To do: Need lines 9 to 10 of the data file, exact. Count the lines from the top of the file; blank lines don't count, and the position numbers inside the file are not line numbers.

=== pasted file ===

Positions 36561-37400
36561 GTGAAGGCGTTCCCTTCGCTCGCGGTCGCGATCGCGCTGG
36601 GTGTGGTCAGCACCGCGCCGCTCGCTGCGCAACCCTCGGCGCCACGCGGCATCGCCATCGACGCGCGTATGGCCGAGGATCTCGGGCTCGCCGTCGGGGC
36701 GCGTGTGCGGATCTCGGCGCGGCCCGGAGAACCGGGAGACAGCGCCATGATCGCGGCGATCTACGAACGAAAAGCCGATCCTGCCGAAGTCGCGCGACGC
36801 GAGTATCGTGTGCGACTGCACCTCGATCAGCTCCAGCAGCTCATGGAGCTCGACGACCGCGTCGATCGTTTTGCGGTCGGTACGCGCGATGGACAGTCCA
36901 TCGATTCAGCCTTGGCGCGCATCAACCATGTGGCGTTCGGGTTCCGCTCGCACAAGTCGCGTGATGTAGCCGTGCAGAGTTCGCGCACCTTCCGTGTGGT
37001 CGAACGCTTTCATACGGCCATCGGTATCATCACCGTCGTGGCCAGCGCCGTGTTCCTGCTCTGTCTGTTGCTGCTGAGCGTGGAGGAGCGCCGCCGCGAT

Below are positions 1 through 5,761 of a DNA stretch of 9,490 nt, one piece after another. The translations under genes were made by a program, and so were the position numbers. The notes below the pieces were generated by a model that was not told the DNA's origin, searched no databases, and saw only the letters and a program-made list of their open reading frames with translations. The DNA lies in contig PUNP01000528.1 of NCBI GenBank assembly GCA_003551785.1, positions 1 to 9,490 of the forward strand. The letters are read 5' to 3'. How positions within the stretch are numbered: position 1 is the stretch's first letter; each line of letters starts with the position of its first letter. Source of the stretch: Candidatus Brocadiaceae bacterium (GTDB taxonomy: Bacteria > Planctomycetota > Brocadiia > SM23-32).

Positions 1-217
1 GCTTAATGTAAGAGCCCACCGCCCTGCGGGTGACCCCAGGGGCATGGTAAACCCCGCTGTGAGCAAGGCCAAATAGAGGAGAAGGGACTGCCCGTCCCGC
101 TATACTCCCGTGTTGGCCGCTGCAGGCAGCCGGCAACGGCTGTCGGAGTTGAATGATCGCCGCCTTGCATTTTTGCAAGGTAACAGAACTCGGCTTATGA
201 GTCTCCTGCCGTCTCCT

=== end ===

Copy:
Positions 1-217
1 GCTTAATGTAAGAGCCCACCGCCCTGCGGGTGACCCCAGGGGCATGGTAAACCCCGCTGTGAGCAAGGCCAAATAGAGGAGAAGGGACTGCCCGTCCCGC